ISRO’s plan to land first Indian through Gaganyaan on Moon gets postponed due to COVID-19 pandemic
Gaganyaan is an Indian crewed orbital spacecraft intended to be the formative spacecraft of the Indian Human Spaceflight Programme. The spacecraft is being designed to carry three people, and a planned upgraded version will be equipped with rendezvous and docking capability. In its maiden crewed mission, the Indian Space Research Organisation (ISRO)’s largely autonomous 3.7-tonne (8,200 lb) capsule will orbit the Earth at 400 km (250 mi) altitude for up to seven days with a two or three-person crew on board. The crewed vehicle is planned to be launched on ISRO’s GSLV Mk III in December 2021.
To run the Gaganyaan India has sent 4 Indian Air Force (IAF) pilots to Russia for 11 months of advanced training. The Training of Gaganyaan Human Mission has been put on hold due to lockdown due to the global pandemic of COVID-19.
Crew training and Gaganyaan’s systems testing are the two most critical activities listed for the Indian Space Research Organisation (ISRO) this year. This was announced by the ISRO chairman K Sivan during a media interaction earlier this year.
The mission is expected to be launched in 2022 from India and is likely to carry these astronauts into low earth orbit in Space. “These pilots were expected to come back end of the year and get on with the module-specific training in India. All this has now been pushed back, as the Russia leg of the training will only finish next year,” explained a top officer who wished to remain anonymous.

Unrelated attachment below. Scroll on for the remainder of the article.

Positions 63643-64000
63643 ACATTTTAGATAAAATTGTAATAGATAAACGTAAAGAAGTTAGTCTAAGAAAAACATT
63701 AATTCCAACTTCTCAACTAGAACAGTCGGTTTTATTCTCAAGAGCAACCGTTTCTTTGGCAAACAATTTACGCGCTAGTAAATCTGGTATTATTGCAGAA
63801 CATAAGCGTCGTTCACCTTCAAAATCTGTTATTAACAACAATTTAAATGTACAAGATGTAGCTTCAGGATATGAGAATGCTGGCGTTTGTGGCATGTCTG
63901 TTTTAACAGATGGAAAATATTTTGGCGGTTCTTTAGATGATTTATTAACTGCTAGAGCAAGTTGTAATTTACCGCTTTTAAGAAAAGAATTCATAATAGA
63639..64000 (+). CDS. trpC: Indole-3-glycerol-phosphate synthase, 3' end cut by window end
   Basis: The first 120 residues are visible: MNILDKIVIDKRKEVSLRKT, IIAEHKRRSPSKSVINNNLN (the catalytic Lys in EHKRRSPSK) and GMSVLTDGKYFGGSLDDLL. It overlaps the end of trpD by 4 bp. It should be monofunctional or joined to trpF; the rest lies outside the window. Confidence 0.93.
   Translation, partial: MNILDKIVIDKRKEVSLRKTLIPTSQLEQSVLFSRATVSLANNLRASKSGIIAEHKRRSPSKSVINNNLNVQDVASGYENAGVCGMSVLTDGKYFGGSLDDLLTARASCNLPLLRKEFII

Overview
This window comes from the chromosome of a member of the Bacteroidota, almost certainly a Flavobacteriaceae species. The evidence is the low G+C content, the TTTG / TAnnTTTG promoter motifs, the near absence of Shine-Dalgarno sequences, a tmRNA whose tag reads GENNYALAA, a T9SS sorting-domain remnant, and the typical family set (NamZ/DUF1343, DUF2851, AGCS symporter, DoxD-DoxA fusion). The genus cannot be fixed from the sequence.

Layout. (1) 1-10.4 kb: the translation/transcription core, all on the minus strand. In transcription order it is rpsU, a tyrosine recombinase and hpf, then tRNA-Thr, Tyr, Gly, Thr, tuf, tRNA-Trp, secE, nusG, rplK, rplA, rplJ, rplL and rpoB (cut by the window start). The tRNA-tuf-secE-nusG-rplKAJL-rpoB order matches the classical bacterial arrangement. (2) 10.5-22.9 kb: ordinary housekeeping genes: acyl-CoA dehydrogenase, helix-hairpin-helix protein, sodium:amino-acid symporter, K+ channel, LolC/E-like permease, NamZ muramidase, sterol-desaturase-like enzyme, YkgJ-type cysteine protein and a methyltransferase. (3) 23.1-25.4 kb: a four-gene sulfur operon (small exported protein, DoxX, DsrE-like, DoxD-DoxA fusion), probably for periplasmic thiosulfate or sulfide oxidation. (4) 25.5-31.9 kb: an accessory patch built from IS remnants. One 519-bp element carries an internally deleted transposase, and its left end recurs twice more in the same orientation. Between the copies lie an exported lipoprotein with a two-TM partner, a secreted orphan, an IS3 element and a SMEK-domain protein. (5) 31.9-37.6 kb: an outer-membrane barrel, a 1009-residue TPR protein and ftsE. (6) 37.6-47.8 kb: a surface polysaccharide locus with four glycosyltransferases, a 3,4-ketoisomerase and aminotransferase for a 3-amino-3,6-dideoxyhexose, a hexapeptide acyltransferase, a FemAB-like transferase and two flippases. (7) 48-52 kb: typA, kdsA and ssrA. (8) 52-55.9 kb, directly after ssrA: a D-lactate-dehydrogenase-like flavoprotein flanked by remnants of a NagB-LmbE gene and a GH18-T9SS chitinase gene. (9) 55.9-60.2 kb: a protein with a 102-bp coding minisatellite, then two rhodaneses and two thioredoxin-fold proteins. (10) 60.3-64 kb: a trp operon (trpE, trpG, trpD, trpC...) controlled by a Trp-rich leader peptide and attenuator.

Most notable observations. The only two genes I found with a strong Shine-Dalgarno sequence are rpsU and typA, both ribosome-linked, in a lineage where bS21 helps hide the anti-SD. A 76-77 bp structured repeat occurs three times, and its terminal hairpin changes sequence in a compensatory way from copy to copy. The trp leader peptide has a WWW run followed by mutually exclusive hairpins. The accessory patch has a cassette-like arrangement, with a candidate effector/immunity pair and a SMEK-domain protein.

“Russia’s Gagarin Research & Test Cosmonaut Training Center (GCTC) located at Star City, about 30km from Moscow has been regularly training crew for more than fifty years. Not only the Russian cosmonauts, but astronauts from various other countries, including the USA also go there for training,” Milind Kulshreshtha, C4I expert.
ISRO’s Human Spaceflight Centre (HSFC) is involved in the mission planning, Systems Engineering for human survival in space, up to the stage of crew selection and training. In the Gaganyaan mission, the first of three flights was scheduled within a year, initial two flights to be unmanned but with humanoids onboard.
Effects of Lockdown on ISRO
The Lockdown has forced even ISRO scientists to work from home and work through video conferencing. However, some scientists are out to work on projects following strict COVID-19 Social Distancing Protocols. The R&D and manufacturing are not progressing and this is expected to have an impact on mission plans for the first Gaganyaan launch with a Humanoid.
So what does the Advanced Training of IAF consists:
Milind Kulshreshtha, C4I expert says, “The Russian Training Centre has tailor-made specialized equipment and gadgets to ensure specific mission-related training. This involves simulating the launch, space flight, and reentry procedure, with such technology not yet developed in India.”
- Astro-navigation Training
- Weightlessness Training
- Gravitational Centrifuge
- Hydro Complex
- Virtual Main Control Centre
The main focus of the government is on the funding of fight against COVID-19 pandemic, all strategic projects are likely to have budget restrictions. The Ministry of Defence has already announced a hold on capital procurements at least for this quarter and future capital procurements too are under a shadow for now.
In the same way, ISRO projects which are under strategic category too shall face a slowdown, not only due to pandemic restriction in work process flow but due to budget constraints in the future.